Mid Canterbury arable and livestock farmer Angus McKenzie has been appointed associate director of the Foundation for Arable Research.
McKenzie manages the family’s 1000ha Wairuna farm, a diverse cropping and livestock operation near the coast south of Ashburton.
Integrated with the cropping and small seed production system, the farm also runs a sheep and beef operation, lambing down a ewe flock, trading summer and winter lambs and taking in dairy grazers.
“It’s a pretty diverse operation with the focus on continuing to grow the rotational system that has been the way the family has farmed here while fine-tuning inputs and tillage and the integration of livestock into the arable system,” McKenzie said.
Alongside the farm operation, McKenzie also runs a contracting business.
“It keeps me pretty busy, but I have a great team around me here.”
Adding to the on-farm business, McKenzie is looking forward to his new governance experience with the FAR board.
“It looked like a good opportunity to learn about governance and be involved with the progressive industry organisation that FAR is.
“It’s also my specific farming interest so I expect I will learn quite a bit that I can put back into the industry.”
As an associate director, McKenzie will observe the workings of the FAR board but does not have voting rights.
“I’m not too sure it means I will be chasing a governance role in the future, but it is a really good opportunity to learn.”
McKenzie attended Lincoln University, leaving with a Bachelor of Agriculture and a Master’s in management of agricultural systems. He was also the recipient of a Lincoln Future Leadership Scholarship.
After Lincoln, he spent 18 months at FAR from 2014-2015 as part of its graduate programme, providing support for researchers.
As a grower, he is actively involved with FAR and the wider arable industry.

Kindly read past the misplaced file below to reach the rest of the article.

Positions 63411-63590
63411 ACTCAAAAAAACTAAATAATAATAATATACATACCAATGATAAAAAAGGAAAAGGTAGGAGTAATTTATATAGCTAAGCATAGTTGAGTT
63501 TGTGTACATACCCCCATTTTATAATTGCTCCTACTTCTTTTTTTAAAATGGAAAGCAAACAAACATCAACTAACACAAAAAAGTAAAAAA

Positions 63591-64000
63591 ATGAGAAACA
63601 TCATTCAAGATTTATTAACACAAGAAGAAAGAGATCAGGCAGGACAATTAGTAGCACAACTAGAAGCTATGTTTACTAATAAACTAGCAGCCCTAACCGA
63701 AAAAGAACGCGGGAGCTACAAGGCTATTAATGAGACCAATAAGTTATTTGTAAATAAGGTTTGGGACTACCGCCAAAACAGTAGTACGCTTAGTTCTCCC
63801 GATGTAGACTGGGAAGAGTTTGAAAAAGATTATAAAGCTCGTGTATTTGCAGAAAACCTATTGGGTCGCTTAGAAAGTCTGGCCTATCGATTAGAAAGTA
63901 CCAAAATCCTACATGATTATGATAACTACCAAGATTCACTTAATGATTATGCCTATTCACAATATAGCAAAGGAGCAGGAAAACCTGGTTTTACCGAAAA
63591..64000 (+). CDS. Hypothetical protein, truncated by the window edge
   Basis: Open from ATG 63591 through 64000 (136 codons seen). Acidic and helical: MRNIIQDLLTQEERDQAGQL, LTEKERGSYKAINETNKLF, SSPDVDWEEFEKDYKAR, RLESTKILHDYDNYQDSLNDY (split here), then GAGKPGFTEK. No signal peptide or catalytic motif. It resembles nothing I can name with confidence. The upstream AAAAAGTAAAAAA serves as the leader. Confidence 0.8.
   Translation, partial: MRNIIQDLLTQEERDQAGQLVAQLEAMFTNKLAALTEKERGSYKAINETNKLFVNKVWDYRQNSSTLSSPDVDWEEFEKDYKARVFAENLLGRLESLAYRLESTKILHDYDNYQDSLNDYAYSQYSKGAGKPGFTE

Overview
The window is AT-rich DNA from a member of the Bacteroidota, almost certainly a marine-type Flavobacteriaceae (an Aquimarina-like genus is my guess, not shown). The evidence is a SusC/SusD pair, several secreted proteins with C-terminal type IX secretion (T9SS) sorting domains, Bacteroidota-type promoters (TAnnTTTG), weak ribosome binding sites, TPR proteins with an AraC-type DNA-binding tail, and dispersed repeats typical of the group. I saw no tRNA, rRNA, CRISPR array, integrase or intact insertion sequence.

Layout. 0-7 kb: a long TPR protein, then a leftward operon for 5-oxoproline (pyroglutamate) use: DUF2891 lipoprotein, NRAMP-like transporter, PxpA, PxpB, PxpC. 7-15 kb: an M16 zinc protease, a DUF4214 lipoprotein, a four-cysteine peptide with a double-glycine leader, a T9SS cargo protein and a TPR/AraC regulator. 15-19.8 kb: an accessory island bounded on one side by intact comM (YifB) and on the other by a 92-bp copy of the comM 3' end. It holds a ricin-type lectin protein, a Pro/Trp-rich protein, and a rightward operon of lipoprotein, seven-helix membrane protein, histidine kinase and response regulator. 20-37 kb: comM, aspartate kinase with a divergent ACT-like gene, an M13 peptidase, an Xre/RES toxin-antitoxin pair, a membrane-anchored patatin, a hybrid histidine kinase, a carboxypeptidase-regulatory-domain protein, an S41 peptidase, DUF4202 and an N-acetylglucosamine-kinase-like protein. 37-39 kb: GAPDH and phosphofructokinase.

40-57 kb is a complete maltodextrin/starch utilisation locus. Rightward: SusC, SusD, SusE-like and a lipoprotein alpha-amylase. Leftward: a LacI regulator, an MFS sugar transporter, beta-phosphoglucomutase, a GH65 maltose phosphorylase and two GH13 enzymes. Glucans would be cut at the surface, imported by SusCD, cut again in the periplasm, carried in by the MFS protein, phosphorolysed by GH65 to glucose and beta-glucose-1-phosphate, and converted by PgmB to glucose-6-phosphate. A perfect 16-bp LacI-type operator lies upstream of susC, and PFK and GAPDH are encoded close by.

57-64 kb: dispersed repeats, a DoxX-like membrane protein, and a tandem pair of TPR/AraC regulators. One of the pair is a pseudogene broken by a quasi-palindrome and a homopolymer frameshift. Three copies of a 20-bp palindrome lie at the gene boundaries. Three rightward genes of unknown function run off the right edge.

He is also a member of the Hekeao Hinds Lowlands catchment group committee.
As one of the leaders of a FAR Growers Leading Change (GLC) discussion group in his district focusing on soil quality, he has hosted a demonstration site of cultivation techniques on his farm and is an advocate of crop health being an indicator of soil health.
McKenzie and his family have also led by example in terms of land stewardship, fencing off a lagoon on the farm where the Wairuna Drain meets the coast and restoring the area with native plantings.
The area is a demonstration site for the New Zealand Landcare Trust managing wetlands as farm assets project.
The lagoon is at the mouth of the Wairuna Drain, which used to be a swamp before the area was drained in the early 1900s. It was once the original boundary of Longbeach Estate at the time Longbeach landowner John Grigg tiled the swamp, transforming thousands of hectares between the Ashburton and Hinds Rivers from swamp into highly productive farmland.
“Our farm and everywhere around us was once a swamp so it makes sense to be managing wetlands as a farm asset as we have 23km of drains on the farm and most flow year-round,” McKenzie said.
The lagoon was fenced off with natives planted in the wetland 10 years ago with the plan being to move up the drain and establish a few more wetlands.
“When we first fenced off, we wanted a wetland and nice native area as quick as possible.
“One of the biggest things I’ve learnt from the three-year [Landcare Trust demonstration] project is to let nature do a bit more work.”
McKenzie is keen to learn more about putting the right plants in the right place as he develops further wetlands, managing them as farm assets, transforming paddocks into fenced native areas.
“The wetlands objective is about biodiversity for birds, insects and water.
“We’re also a seed producer and from that perspective we want to support the native pollinators so we are keen to develop more native biodiversity corridors.”
As FAR associate director, McKenzie replaces Fraser Dymond, a forage and cropping adviser for H&T Agronomics in Waikato, who has completed his 12-month term.
Dymond said the board experience was rewarding, “particularly as it was an industry that I am involved with and have a passion about”.
“There is a diverse range of skills and experience on the board and it was great to be part of that.”
Long-term, he is keen to be involved in governance, particularly in agriculture and the arable sector.
Dymond’s next plan is to complete a director’s course and apply for other governance roles as a way to contribute to the industry.